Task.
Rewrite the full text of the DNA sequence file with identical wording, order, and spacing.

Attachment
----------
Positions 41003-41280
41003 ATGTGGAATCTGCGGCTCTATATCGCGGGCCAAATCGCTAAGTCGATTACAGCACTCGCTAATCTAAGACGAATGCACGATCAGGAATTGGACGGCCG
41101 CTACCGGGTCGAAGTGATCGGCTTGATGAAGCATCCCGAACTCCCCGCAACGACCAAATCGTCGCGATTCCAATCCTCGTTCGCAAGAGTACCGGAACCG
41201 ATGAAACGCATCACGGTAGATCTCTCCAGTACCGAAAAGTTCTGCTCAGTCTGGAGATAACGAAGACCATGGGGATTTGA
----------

Positions 41003-41280
41003 ATGTGGAATCTGCGGCTCTATATCGCGGGCCAAATCGCTAAGTCGATTACAGCACTCGCTAATCTAAGACGAATGCACGATCAGGAATTGGACGGCCG
41101 CTACCGGGTCGAAGTGATCGGCTTGATGAAGCATCCCGAACTCCCCGCAACGACCAAATCGTCGCGATTCCAATCCTCGTTCGCAAGAGTACCGGAACCG
41201 ATGAAACGCATCACGGTAGATCTCTCCAGTACCGAAAAGTTCTGCTCAGTCTGGAGATAACGAAGACCATGGGGATTTGA